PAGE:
Is It Time to “Cut the Card”?

April 25, 2015 by Jeremy Almond

What the Internet Did for TV, It Can Do for Payments

Recently my family made a momentous decision—we moved into a new house, hooked up our broadband Internet through a local ISP, and didn’t call the cable company to set up service. A few years ago, “cutting the cord” from cable was a bold move by a minority of brave (or just frugal) pioneers in the frontier of digitally streamed content. As any early adopter can attest, it required a lot of patience, limited viewing choices, and often the purchase of a separate device to sit in between your TV and router. Today of course, streamed content looks just as good as cable, the viewing options have exploded, and with an HD antenna, we can even watch network TV for big televised events for free (is anyone old enough remember when TV was free over the airwaves?).
More and more customers are cutting the cord, and very few weep for the cable industry that Internet streaming services are displacing. Why? For decades, cable companies fought and overcame government regulations, establishing local monopolies that eventually became regional and national monopolies. Without any real competition, cable companies started to resemble the other dinosaurs of the 20th century, landline phone companies. High monthly costs, clumsy interfaces, buggy equipment and poor customer service drove customers away, and Netflix, Amazon and Apple were at the ready to snatch them up.

Four months after cutting the cord, we’re perfectly happy with our Smart TV and the wide world of streamed content available at our fingertips. It got me thinking—what will be the next dinosaur industry to get swallowed up by the Internet and a disruptive business model? Can you think of a business that enjoys a decades-old virtual monopoly, relies on an aging technology infrastructure and charges high fees, just because they can?

Hint: they're made of plastic
Credit cards. They have become the default payment method for both ecommerce and point-of-sale transactions. For consumers, they offer convenience, and most of us never even see our bills anymore thanks to “paperless” billing and autopayments. But peel back the top layer of the credit card industry, and what you’ll find lurking behind is a tangled web of entrenched players and middlemen, who profit from the inherent risk of lending both merchants and consumers money to perform even simple transactions. It’s not just Visa, MasterCard and American Express running the credit card industry—it’s banks and processors and POS equipment vendors and lawyers and insurance companies, all of whom combine to take a significant cut of merchants’ revenues in the form of transaction fees.

Is this really necessary, in the Internet age? If I can download a full-length feature film to my livingroom TV in seconds, shouldn’t I be able to send money as bits and bytes without involving a lot of middlemen? I think about all the new streaming content services I’m using. I pay for them using my AmEx card—how much longer are Netflix and Amazon and Apple going to put up with credit card companies taking 2-5% off the top of every one of their transactions? In a world where practically everyone has access to broadband Internet (in the U.S., at least), why are we sending money through closed, proprietary and expensive networks when Amazon can send a drone to deliver packages to our backyard?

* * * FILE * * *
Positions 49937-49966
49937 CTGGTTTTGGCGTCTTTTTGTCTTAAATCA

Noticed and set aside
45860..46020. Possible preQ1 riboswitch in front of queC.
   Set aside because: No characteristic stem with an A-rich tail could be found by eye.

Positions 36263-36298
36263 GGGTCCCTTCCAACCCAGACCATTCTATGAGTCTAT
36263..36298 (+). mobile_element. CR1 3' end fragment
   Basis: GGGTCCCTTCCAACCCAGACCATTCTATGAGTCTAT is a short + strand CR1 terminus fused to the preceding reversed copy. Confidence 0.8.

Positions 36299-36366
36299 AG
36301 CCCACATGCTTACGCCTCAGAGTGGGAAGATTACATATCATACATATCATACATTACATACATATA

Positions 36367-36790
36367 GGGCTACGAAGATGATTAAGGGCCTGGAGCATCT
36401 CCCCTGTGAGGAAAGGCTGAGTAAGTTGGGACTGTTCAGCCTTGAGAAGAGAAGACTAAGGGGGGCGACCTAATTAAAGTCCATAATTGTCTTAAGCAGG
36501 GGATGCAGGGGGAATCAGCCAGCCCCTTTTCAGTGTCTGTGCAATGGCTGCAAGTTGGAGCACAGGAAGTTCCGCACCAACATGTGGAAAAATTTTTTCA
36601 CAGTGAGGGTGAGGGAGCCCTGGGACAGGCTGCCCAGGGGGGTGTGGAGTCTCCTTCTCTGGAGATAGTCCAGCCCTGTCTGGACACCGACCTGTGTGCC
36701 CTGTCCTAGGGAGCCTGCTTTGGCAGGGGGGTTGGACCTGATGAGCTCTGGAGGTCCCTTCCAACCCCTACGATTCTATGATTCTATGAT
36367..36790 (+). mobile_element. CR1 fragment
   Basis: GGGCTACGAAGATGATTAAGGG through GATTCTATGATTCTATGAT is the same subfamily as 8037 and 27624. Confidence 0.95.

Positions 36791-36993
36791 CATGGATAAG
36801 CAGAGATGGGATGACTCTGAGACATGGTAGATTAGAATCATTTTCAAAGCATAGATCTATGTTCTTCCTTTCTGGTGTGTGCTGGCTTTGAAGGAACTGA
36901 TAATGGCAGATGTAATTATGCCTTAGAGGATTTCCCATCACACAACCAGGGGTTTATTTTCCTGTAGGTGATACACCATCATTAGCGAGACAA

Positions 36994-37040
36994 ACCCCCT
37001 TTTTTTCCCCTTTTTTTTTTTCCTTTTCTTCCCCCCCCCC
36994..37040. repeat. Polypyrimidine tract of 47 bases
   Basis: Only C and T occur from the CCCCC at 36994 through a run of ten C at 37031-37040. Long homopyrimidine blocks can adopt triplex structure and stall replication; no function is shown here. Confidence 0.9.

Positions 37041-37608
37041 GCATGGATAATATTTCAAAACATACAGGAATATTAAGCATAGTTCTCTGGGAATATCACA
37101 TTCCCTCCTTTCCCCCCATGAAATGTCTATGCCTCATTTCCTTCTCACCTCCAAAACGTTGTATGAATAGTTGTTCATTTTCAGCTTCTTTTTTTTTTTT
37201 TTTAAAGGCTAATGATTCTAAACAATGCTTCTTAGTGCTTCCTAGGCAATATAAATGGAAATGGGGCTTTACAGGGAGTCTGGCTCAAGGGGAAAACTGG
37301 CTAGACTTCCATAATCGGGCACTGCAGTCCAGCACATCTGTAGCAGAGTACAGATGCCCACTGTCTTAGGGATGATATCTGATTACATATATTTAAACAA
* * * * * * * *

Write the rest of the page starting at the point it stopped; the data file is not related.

This disparity probably doesn’t keep consumers up at night, but at PayStand we hear from merchants every day whose profit margins are made or broken by transaction fees. Even for large businesses who can negotiate slightly lower rates due to their transaction volume, a 2% fee off the top of revenues can add up to millions of dollars per year. Credit card fees are an equal-opportunity bummer.
New options for today, and tomorrow
Credit cards aren’t going to go away overnight, but there is hope for smarter and more affordable options for merchants. For example—eCheck is a way to transfer funds directly between bank accounts, much like a paper check does, but online. PayStand’s eCheck rail lets customers pay you direct from their bank account using their secure online banking login, even for recurring payments. Our eCheck rates are 0% with small fixed fees  ($0.25 up to $100, $1.00 up to $1000, and $2.50 over $1000). 

Bitcoin is being hailed by experts in both the tech and financial industries as the “money of the Internet.” As a virtual currency, it may be some time before it reaches widespread consumer adoption, but it is the best contender we know of to supplant credit cards. Bitcoin can be securely transferred “peer to peer,” directly between two parties with no fee. PayStand enables Bitcoin transactions as an optional payment rail in our checkout, for merchants who want to experiment with zero-fee payments.

Payments today are a lot like internet streaming services a few years ago—a blend of old and new technologies that must coexist until we can finally “cut the cord” or—“cut the card.” Just as Netflix started out mailing DVDs as a rental service, it had a long-term vision of Internet streaming which it phased in as technology improved and consumer demand grew. PayStand’s goal is to get credit card fees as low as possible in the short term, and phase in lower-cost, digital payment methods that leverage the open Internet and level the playing field for merchants.

Tags:   Bitcoin, eCheck, credit cards